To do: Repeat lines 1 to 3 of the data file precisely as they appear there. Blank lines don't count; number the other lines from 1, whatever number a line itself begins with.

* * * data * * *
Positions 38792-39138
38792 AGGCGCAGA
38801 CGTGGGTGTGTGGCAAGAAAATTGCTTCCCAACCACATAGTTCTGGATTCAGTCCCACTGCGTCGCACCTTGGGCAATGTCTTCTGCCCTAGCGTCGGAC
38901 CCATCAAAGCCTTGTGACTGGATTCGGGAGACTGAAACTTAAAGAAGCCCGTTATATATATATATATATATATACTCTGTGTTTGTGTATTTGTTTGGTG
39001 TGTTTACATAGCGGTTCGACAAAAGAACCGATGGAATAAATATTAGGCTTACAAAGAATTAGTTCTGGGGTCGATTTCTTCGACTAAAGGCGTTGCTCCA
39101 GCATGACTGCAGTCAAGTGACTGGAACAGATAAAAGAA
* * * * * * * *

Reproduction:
Positions 38792-39138
38792 AGGCGCAGA
38801 CGTGGGTGTGTGGCAAGAAAATTGCTTCCCAACCACATAGTTCTGGATTCAGTCCCACTGCGTCGCACCTTGGGCAATGTCTTCTGCCCTAGCGTCGGAC